If someone other than the owner is dumping on adjacent land, you may be able to have the situation declared a nuisance and force the owner (or the dumper) to clean up the area.
Last, if a city owns property that is covered with garbage, you can force the governmental unit responsible for keeping the area clean to police the area. Consult your attorney for the exact legal procedures for these situations.
Some practical considerations
Few official complaints
The enforcement of the various litter laws is slowed by several practical problems. First of all, few official complaints are ever made. Obviously, unless the proper authorities are notified of violations, proper enforcement of these laws is impossible. Many people are not convinced that littering is a serious enough offense to warrant punishing the offender. Even when litterers have been arrested and convicted, their punishment generally has been light. Littering will be difficult to stop until we recognize it as a serious problem.
If you want to report possible littering offenses, contact the sheriff, the highway patrol or a conservation agent. (Conservation agents can usually deal only with violations that occur on public land.) Or you can report the violation directly to the county prosecutor's office.
Identifying the litterer
Another practical problem in enforcing litter laws is identifying the litterer. Occasionally, you may catch someone dumping garbage. Remember that throwing garbage out the car window is a violation as well as dumping a whole truckload of rubbish. If you do see someone littering, get the following information:
- Description of vehicle.
- License number of vehicle.
- Description of offender(s).
Give this information to the authorities when you file your complaint.
A private citizen can technically make an arrest if he or she sees someone littering. However, citizen's arrests usually lead to problems. If you should decide to make a citizen's arrest, don't even consider using any force at all unless you are absolutely sure the person committed the crime. Even then the use of force may be inadvisable, since the person you arrest may be able to sue you if you are wrong about his guilt or if you use excessive force. As a result, few law enforcement officers recommend a citizen's arrest.
Usually, no one sees the illegal dumping. A farmer, while checking her fences, discovers a pile of garbage someone has dumped on her land. A businessman comes home to find that someone has stacked garbage by his disposal cans. Travelers notice garbage alongside a public highway.
It is difficult to figure out who dumped the garbage unless someone saw it happen. If you do find garbage that was illegally dumped, check for envelopes or other papers that might indicate who owned it. The police can take fingerprints from items in the garbage. However, most police laboratories spend their limited resources and time on more serious offenses. Fingerprinting and other scientific techniques are generally not used until the littering has become a serious problem.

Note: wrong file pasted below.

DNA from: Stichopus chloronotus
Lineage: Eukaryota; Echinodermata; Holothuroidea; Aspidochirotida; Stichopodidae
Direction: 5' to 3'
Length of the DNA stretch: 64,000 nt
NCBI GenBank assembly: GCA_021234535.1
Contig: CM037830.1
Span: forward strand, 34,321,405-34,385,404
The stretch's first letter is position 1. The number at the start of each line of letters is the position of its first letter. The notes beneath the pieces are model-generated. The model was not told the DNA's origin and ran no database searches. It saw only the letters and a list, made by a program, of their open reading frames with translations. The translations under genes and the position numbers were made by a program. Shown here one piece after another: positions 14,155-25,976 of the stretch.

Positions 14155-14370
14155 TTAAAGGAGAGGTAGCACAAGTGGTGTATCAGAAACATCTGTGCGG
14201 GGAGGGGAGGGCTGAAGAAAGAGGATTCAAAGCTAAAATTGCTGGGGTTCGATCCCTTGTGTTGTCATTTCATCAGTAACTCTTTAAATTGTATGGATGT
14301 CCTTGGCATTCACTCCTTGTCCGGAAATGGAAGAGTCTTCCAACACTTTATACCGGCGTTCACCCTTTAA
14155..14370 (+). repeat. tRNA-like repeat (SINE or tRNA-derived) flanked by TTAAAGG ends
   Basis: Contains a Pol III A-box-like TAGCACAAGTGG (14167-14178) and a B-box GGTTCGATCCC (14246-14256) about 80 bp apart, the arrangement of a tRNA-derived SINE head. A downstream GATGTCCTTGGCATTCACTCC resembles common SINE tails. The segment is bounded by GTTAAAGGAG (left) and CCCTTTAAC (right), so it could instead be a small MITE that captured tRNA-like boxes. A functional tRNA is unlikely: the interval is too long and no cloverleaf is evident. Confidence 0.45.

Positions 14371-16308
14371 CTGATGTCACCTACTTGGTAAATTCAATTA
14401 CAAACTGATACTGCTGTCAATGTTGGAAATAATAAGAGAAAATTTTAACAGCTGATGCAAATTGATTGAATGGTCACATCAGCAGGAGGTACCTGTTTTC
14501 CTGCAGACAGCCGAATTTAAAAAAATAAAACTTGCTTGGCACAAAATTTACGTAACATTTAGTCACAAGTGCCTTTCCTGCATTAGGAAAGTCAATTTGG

If the source of the garbage can be identified, law enforcement authorities will contact him and tell him to clean up the trash. Prosecutors usually send out "litter letters," which inform the offender that his trash was found on someone else's property (public or private property). The letter also says if he cleans up the trash, he won't be prosecuted for littering.
In the vast majority of cases (but not all), the owner of the garbage will clean it up in response to a litter letter. But if the county attorney prosecutes the garbage owner for littering, the county attorney must prove the owner was the one who actually dumped the trash. If an eyewitness can testify that it was the owner who dumped the trash, then the prosecutor's case is simplified considerably. If there are no eyewitnesses, the prosecutor may have a hard time proving the offense. Consequently, the litterer may go unpunished and the landowner is stuck with the job of cleaning up the trash.
There are criminal and civil remedies to stop littering, but both require reliable evidence. Contact local authorities such as the sheriff or the prosecuting attorney to help you collect the necessary evidence to punish litterers. Trash is an unfortunate consequence of modern living. But trash does not have to spoil our environment or threaten our public health. Responsible citizens and easily accessible public dumping grounds can eliminate the littering problem.
For more information on this subject, contact your circuit court judge, county prosecuting attorney, county judges, sheriff or attorney.
G890, reviewed October 1993